Farm Tour + Fun Photos!

About 15 minutes north from where we live, in the middle of beautiful green rolling hills lies a farm whose values about the land and animals are right on point for what I believe in. Tara Firma Farms is the name and their slogan is “Grow the mind to grow the soil to grow the food that strengthens the community.” To have a slogan like that is an easy indicator that they truly care about what they do. They are the only farm I have found who does not feed their chickens soy. To me, that is one of the most important qualities a poultry farmer should have. We use a lot of eggs in our household and soy is something I try to keep my family away from.

Sustainable farms usually have free farm tours because they are proud to show you how they farm. Most industrial farms will only allow an inspector to visit their farm for short periods of time. Never will you find an industrial farm welcoming people to come visit. They probably know that if people came to see the nasty, unhealthy, unnatural living conditions they would immediately lose business especially since word of mouth travels fast.

Ever since I found out Tara Firma Farms does free farm tours I’ve been urging and hounding my husband to go- plus I thought it would be fun for Andrew to see all the animals. I think it’s important to start teaching and showing him how to appreciate the animals that will end up feeding his little belly. It’s good for him to see animals out in their natural habitats- the way they should be! I believe this will help build the fundamentals in which he will live by. I want Andrew to grow up knowing how important it is to treat every thing with respect and gratitude and which of course includes the food he eats.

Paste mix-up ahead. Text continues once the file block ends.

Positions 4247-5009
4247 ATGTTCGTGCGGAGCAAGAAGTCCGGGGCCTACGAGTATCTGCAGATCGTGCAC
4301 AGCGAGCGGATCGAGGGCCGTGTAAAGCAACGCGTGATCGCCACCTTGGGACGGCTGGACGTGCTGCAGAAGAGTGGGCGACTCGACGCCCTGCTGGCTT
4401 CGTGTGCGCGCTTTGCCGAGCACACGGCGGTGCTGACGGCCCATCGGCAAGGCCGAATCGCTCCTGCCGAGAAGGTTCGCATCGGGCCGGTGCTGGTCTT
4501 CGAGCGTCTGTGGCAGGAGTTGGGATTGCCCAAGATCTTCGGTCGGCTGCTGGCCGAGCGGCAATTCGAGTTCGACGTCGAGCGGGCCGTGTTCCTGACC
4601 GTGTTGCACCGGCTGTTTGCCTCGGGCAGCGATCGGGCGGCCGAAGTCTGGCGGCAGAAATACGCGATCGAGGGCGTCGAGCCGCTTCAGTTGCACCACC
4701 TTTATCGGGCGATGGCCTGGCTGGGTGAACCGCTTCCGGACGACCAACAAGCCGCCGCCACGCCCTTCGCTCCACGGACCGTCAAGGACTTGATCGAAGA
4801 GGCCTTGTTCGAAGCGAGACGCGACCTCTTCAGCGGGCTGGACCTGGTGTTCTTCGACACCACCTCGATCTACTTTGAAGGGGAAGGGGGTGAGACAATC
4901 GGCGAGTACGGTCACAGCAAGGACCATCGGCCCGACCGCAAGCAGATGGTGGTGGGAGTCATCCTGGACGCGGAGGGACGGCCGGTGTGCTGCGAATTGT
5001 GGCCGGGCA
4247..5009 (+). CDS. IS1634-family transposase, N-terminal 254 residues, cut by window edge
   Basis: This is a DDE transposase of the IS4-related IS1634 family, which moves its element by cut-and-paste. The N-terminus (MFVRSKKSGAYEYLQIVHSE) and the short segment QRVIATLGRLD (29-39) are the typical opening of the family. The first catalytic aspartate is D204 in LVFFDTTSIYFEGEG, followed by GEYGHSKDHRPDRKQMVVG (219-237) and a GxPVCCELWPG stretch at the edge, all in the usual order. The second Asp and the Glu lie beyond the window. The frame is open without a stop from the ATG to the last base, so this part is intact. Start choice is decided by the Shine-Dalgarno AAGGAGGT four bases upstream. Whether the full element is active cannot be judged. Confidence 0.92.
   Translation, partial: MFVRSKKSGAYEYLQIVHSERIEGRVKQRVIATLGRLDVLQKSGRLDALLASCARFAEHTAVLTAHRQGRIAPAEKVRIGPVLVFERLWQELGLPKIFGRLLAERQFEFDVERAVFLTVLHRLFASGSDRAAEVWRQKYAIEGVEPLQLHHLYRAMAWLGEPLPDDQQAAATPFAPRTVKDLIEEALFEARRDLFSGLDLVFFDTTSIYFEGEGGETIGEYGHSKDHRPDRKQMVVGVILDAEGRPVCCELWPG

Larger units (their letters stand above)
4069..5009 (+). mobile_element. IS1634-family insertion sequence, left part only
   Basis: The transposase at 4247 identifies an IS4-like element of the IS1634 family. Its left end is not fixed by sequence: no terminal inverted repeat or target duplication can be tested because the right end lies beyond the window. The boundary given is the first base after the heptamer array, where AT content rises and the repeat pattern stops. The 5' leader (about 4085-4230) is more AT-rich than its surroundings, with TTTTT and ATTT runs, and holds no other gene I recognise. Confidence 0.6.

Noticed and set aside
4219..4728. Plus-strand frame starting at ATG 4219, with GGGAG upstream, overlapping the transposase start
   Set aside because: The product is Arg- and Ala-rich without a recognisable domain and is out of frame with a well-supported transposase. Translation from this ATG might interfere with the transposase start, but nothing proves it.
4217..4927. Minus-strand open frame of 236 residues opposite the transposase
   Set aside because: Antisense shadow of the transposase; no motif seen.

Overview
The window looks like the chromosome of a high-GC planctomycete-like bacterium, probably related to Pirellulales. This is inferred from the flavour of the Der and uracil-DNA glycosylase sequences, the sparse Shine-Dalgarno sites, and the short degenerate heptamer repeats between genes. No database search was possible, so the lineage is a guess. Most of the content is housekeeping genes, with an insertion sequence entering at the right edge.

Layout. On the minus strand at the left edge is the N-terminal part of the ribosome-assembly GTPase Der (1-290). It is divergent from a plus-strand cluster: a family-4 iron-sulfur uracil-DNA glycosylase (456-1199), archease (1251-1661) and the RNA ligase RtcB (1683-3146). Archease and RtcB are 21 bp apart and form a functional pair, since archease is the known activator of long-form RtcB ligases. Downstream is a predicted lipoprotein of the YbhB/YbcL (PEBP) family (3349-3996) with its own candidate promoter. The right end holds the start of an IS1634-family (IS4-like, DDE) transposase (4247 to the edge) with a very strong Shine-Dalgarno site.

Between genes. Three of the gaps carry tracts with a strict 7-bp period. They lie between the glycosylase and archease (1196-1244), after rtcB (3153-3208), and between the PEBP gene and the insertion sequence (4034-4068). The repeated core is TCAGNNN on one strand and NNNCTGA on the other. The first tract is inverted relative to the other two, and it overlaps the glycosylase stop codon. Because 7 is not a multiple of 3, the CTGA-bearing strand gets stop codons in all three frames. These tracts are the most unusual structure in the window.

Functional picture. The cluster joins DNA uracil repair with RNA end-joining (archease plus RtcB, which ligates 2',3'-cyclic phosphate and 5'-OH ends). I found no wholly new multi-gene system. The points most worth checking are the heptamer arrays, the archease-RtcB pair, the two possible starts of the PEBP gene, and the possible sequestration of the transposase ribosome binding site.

That being said, we FINALLY got to go on the farm tour yesterday and what a beautiful day for a tour it was! It was a nice little group of about 10 people and we started off by all saying why we decided to visit the farm. Then we headed off to the first little shed where they kept their little chicks! They were sooo cute!

We then headed off towards the back side of the farm and walked a dirt path in search of the cattle. They use a rotational grazing pattern which means they rotate the cows to new grass to graze every few days. This is a very intensive type of farming as you can imagine having to round up around 80 cows 3-5 days and guiding them to a new patch of grass (about an acre of land). They do this so the cows only eat the tops of the grasses which helps regenerate the grass into a more lush field and prevents overgrazing. Not only that, the newer grass is higher in nutrients and easier to digest! Rotational grazing also offers benefits to the land because of reduced waste, better distribution of manure, longer grazing seasons and reduced weeds! More time being able to ruminate on grasses means less time supplementing their diets with grain. Less grain = healthier, nutrient dense meat. Unfortunately, the cows weren’t very visible so we made our way to the chickens.